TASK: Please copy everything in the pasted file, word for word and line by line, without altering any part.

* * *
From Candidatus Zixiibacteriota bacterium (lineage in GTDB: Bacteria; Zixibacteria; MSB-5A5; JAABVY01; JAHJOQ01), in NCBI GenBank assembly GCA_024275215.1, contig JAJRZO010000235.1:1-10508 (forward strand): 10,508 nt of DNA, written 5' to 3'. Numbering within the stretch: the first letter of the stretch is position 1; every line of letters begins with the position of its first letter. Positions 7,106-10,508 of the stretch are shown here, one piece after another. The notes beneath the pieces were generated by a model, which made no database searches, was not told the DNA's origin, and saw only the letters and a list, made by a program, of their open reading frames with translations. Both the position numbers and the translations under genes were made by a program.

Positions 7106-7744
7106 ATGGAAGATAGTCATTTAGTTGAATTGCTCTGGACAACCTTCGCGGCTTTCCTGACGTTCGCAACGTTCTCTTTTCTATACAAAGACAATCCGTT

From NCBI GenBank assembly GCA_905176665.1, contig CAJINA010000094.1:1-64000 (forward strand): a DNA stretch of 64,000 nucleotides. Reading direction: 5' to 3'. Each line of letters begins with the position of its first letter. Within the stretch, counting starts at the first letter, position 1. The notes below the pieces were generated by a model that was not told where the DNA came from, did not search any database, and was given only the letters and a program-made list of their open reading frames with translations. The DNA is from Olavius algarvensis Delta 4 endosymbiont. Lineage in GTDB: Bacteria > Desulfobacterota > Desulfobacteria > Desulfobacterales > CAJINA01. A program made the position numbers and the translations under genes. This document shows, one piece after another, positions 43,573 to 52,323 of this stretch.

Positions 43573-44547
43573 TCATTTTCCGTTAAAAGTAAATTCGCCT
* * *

From Candidatus Zixiibacteriota bacterium (lineage in GTDB: Bacteria; Zixibacteria; MSB-5A5; JAABVY01; JAHJOQ01), in NCBI GenBank assembly GCA_024275215.1, contig JAJRZO010000235.1:1-10508 (forward strand): 10,508 nt of DNA, written 5' to 3'. Numbering within the stretch: the first letter of the stretch is position 1; every line of letters begins with the position of its first letter. Positions 7,106-10,508 of the stretch are shown here, one piece after another. The notes beneath the pieces were generated by a model, which made no database searches, was not told the DNA's origin, and saw only the letters and a list, made by a program, of their open reading frames with translations. Both the position numbers and the translations under genes were made by a program.

Positions 7106-7744
7106 ATGGAAGATAGTCATTTAGTTGAATTGCTCTGGACAACCTTCGCGGCTTTCCTGACGTTCGCAACGTTCTCTTTTCTATACAAAGACAATCCGTT

From NCBI GenBank assembly GCA_905176665.1, contig CAJINA010000094.1:1-64000 (forward strand): a DNA stretch of 64,000 nucleotides. Reading direction: 5' to 3'. Each line of letters begins with the position of its first letter. Within the stretch, counting starts at the first letter, position 1. The notes below the pieces were generated by a model that was not told where the DNA came from, did not search any database, and was given only the letters and a program-made list of their open reading frames with translations. The DNA is from Olavius algarvensis Delta 4 endosymbiont. Lineage in GTDB: Bacteria > Desulfobacterota > Desulfobacteria > Desulfobacterales > CAJINA01. A program made the position numbers and the translations under genes. This document shows, one piece after another, positions 43,573 to 52,323 of this stretch.

Positions 43573-44547
43573 TCATTTTCCGTTAAAAGTAAATTCGCCT